I first created a textured blue layer of paint and let it dry. Then a layer of pale yellow was laid and the floral stencil overlaid and left to dry. I removed the stencil and lifted the wet layer (under the stencil) onto a waste clean up sheet (orange). Woohoo love it.
I then added orange paint to the plate over the dried floral layer, lifted some of the paint with a stamp, and printed. Definitely beginning to love this.
Trying acetate and mirror card
I wondered if I could print onto acetate or shiny mirror card. Well … sort of.
I also wondered if dries clear acrylic medium could be used to lift a dry layer off the plate. Could it be used to give a clear background for printing on metallic or patterned card? Answer NO. Clear medium did not re-activate dried layers. I think that I will try Lesley Wharton’s trick with the clear packing tape.
I got in rather a mess here but did manage to get some prints onto the acetate and mirror board. I also applied some Kristall Gel through the stencil onto the prints to add a bit of texture. Sure that I will use these bits for something. I will need to experiment a bit more with this to see what works. Definitely random!
More floral prints
After my acetate and mirror board experiments (above) my plate was left with a blue mess. I left it in place and continued and loved the result on this print.
This one was printed onto waste clean up paper.
Again I used the waste clean up paper as a background for the print.
Love this set of positive and negative prints.
Keep hold of those waste clean up papers – they make lovely backgrounds. Either on their own or over printed with Gelli prints.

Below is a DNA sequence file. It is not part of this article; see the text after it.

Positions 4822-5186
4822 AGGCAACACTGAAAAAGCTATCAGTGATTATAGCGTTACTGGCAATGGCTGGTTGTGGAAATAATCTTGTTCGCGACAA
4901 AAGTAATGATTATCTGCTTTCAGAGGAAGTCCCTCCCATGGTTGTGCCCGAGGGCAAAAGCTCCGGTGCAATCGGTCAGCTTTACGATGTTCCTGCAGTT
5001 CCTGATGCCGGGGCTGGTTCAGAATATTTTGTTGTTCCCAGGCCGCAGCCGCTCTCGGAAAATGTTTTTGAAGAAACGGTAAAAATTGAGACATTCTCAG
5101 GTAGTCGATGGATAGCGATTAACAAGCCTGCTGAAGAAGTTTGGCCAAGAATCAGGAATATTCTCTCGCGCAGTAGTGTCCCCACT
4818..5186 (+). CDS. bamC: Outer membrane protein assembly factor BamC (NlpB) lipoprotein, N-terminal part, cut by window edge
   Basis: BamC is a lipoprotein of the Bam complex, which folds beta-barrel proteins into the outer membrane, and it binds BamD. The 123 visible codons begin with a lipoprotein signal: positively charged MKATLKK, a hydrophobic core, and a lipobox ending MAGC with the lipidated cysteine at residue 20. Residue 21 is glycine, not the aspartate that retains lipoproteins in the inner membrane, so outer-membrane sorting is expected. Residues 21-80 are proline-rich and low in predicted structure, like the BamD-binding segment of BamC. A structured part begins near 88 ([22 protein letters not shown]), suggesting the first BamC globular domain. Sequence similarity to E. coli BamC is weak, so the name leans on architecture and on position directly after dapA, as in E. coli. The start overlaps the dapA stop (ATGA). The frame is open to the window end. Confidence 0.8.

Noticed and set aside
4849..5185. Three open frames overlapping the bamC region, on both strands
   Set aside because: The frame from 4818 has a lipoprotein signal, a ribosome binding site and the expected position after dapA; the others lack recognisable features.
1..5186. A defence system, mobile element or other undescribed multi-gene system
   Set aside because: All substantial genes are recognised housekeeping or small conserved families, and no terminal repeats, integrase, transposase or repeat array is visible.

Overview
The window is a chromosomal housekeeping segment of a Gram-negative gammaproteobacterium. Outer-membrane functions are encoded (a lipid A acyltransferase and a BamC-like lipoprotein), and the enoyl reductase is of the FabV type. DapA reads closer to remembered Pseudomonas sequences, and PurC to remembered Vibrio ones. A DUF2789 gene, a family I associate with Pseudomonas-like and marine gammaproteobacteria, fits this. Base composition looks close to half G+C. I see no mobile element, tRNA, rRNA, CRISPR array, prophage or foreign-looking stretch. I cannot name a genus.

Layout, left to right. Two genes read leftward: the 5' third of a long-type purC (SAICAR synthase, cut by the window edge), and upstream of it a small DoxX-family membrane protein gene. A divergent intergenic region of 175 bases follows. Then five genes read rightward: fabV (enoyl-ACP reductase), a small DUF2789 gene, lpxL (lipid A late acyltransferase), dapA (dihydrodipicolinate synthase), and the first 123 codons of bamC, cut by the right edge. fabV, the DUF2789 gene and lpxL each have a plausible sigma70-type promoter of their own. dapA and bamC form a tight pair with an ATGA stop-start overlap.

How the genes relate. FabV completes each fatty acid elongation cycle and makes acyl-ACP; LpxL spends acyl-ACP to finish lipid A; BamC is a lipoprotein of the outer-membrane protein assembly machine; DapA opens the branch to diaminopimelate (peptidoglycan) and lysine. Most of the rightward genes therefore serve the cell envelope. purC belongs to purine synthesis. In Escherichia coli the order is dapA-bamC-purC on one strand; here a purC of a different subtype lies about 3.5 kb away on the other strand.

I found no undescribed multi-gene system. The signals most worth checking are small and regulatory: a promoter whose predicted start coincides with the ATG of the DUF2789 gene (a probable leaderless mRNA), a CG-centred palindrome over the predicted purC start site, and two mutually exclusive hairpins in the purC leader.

End up with a mess on your plate? Don’t worry. Just carry on with the next set of prints – they can give FAB results.
A few leafy stencil prints
Loving this one – very organic.
Again I printed this one onto the waste clean up paper – nice.
Here is another waste clean up paper. Oooh yummy.
You can see why you need stacks of paper at the ready!
A few trellis stencil prints
Subtle print onto the waste clean up paper.
Some of the bottom layers did not print where I had the paint too thick.
The unprinted areas from the above plate gave lovely texture on this one. The pearlescent orange paint turned into a gorgeous gold when lifted with back teal layer. Ooooh – think this is my favourite!
Love this pretty pastel colourway.
The background on this one was one of my non-exciting prints. Love it now with the distressed green trellis over print.
Again I used a waste clean up paper as a background for this one.
Brimming with ideas.
Well this has been a fabulous journey. Terrifying, disappointing, then exciting and magical.
I only used acrylics and the method of using stencils, adding and drying layers to create sets of positive and negative prints, along with stamps to remove paint and add texture. When you think of all the possibilities it can be overwhelming. If like me you have been too scared to try it out – just go for it. Have a tonne of cheaper paper ready so you don’t feel that you are wasting expensive card if it goes wrong. When it does go wrong just keep going. Some of my best prints came out when I had got in a mess. When you are finished you will have a stash of lovely background papers ready for cards, journals and mixed media projects.
I have so many more things to try and am brimming with ideas. I also need to try out my fabric paints to decorate fabrics for patchwork. The Gelli plate can also be used with other water based media such as Distress Inks – giving lovely subtle backgrounds for stamping. I can’t wait to experiment further.
I hope that you have enjoyed reading my first journey with the Gelli Plate.
Happy Crafting, Anne xxx.